by Austin Bay
July 16, 2008For stirring drama from the moral high ground, it's tough to
beat Emile Zola's letter of 1898 to France's President Felix Faure.
"J'Accuse," Zola wrote -- "I accuse." Zola accused the French
government of wrongly convicting Alfred Dreyfus of espionage and treason,
and pressing the trumped-up charges because Dreyfus was Jewish.
Moreover, Zola concluded the entire French defense ministry had
hidden the truth and committed a heinous cover-up. Dreyfus' conviction was
later annulled -- but after he served time in the wretched French prison on
Devil's Island. The French judicial system was corrupted; the corrective
process was slow. Still, democratic France existed within the precious
sphere of "the rule of law." Poor Dreyfus received belated but deserved
This week, a senior International Criminal Court (ICC)
prosecutor decided to seek an arrest warrant for Sudan's noxious leader,
Omar Hassan al-Bashir. The prosecutor accuses Bashir of committing genocide
and other crimes against humanity in Sudan's Darfur region. No one who has
been following the savage conflict can doubt the validity of the charges
against Bashir or the other senior leaders in his despicable regime.
The prosecutor's press release lacks Zola's art, but as official
statements go it packs power:
"Evidence shows that Al Bashir masterminded and implemented a
plan to destroy in substantial part the Fur, Masalit and Zaghawa groups, on
account of their ethnicity. ... Al Bashir failed to defeat the armed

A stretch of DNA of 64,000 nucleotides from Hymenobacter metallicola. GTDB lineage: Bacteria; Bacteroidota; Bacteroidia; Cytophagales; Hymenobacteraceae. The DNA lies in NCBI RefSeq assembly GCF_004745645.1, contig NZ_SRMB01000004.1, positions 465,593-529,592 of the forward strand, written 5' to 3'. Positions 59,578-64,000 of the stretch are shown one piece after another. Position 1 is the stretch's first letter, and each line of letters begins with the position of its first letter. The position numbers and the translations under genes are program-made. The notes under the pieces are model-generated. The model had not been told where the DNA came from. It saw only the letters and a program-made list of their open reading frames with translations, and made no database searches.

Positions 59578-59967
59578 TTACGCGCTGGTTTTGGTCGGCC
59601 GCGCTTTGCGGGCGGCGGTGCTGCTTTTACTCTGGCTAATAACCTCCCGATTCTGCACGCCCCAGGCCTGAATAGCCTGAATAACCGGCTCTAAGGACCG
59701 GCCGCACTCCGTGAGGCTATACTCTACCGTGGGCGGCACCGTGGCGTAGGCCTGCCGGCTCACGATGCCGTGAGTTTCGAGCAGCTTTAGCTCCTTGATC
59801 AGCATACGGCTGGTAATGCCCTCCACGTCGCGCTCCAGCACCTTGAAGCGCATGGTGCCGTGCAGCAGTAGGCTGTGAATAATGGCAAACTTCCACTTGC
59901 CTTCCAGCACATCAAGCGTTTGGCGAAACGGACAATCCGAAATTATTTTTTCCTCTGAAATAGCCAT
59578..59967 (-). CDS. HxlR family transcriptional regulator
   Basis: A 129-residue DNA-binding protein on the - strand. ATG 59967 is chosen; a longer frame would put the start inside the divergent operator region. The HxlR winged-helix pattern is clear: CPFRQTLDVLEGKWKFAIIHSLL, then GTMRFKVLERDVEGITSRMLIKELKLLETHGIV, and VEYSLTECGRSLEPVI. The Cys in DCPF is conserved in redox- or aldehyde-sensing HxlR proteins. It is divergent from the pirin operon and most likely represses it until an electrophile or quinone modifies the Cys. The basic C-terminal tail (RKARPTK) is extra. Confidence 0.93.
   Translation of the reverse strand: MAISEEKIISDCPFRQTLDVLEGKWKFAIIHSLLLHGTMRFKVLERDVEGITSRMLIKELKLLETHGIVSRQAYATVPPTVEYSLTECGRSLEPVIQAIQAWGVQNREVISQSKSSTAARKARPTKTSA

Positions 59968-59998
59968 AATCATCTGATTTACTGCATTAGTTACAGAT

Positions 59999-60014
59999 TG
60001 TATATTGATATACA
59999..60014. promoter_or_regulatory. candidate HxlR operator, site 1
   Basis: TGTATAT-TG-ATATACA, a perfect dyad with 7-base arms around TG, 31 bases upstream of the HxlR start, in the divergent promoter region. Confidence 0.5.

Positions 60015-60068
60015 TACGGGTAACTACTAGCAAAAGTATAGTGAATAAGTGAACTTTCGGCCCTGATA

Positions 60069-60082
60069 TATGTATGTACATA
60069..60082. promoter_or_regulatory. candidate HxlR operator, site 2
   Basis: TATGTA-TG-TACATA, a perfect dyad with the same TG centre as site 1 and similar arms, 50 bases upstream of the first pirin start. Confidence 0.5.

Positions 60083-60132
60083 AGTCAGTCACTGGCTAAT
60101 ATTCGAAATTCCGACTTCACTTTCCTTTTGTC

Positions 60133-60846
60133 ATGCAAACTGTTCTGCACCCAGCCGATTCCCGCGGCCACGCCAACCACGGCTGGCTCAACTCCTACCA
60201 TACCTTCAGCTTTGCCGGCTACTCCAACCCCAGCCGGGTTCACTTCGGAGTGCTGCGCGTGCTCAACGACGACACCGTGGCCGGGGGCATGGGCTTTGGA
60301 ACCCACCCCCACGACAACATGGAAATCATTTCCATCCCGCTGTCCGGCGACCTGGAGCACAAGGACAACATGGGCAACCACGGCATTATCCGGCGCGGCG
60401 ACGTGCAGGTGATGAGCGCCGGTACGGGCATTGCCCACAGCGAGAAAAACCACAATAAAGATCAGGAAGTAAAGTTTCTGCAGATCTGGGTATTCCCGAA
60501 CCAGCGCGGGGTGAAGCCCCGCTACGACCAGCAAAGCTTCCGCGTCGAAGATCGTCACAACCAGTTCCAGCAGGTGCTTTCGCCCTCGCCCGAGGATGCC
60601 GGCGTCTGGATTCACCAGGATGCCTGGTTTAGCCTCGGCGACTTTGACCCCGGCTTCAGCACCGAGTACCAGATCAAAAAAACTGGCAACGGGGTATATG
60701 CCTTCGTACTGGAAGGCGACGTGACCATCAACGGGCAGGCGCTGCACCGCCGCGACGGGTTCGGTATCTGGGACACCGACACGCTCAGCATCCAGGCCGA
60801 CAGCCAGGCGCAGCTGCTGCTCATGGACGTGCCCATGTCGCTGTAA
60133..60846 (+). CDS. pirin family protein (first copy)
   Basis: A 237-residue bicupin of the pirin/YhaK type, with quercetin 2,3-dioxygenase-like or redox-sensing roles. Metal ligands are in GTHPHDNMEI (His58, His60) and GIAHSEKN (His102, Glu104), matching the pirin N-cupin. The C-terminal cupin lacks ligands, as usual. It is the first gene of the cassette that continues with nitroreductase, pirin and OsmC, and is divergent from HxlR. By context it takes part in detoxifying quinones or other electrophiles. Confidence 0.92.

movements, so he went after the people. ... His intent was genocide."
The Fur, Masalit and Zaghawa, Darfur's predominant ethnic
groups, rebelled against what they called "favoritism towards Arabs" by
Bashir's government. Bashir claims neighboring Chad supports the rebellion,
and to a degree it does.
The United Nations estimates 300,000 people have died, and most
of the dead are Darfuri civilians. The fighting has created 2 million
The prosecutor believes that on Bashir's orders, "janjaweed"
militias have committed atrocity after atrocity -- despite the presence of
an African Union peacekeeping force. The new United Nations-African Union
peacekeeping force hasn't been effective, either.
Should the warrant be granted, the prosecutor faces a major
procedural problem: enforcing the writ.
Politically sovereign Sudan lies outside the reach of the
prosecutor's "rule of law." Send a willing policeman into Khartoum with
orders to cuff Bashir, and should the cop get off the plane, his next stop
will be a jail cell -- a cell controlled by Bashir's secret police.
Arresting an armed and well-protected thug like Bashir requires
either a coup d'etat by his opponents within Sudan or regime change by
foreign military action. Bashir's opposition, however, is fragmented.
Credible combat power -- well-armed, well-led, well-supported
soldiers with full authority to use decisive, deadly force -- can be
deployed in Darfur. That will save more lives than an arrest warrant the ICC
cannot enforce. The United Nations, however, has failed to get the
The threat of prosecution does have a symbolic purpose. Like
Zola's letter, it has media impact. It is an embarrassment for Bashir.
An actual warrant is an intimately personal form of harassment,
putting a crimp in Bashir's travel plans should he visit countries other
than rogues like North Korea or Eritrea. However, issuing the warrant may
make reaching a peace settlement more difficult. The ICC's decision to
indict Ugandan rebel leader Joseph Kony ought to give peacemakers pause.
Kony faced trial on murder and rape charges. Why make a peace when peace
Embarrassment? The threat of arrest achieves that purpose.
Harassment? An issued warrant achieve this. Imprisonment? Improbable.
Promoting a peace agreement? Uncertain.
But as a call for justice? "As they have dared, so shall I
dare," Zola wrote in "J'Accuse." "Dare to tell the truth ..."
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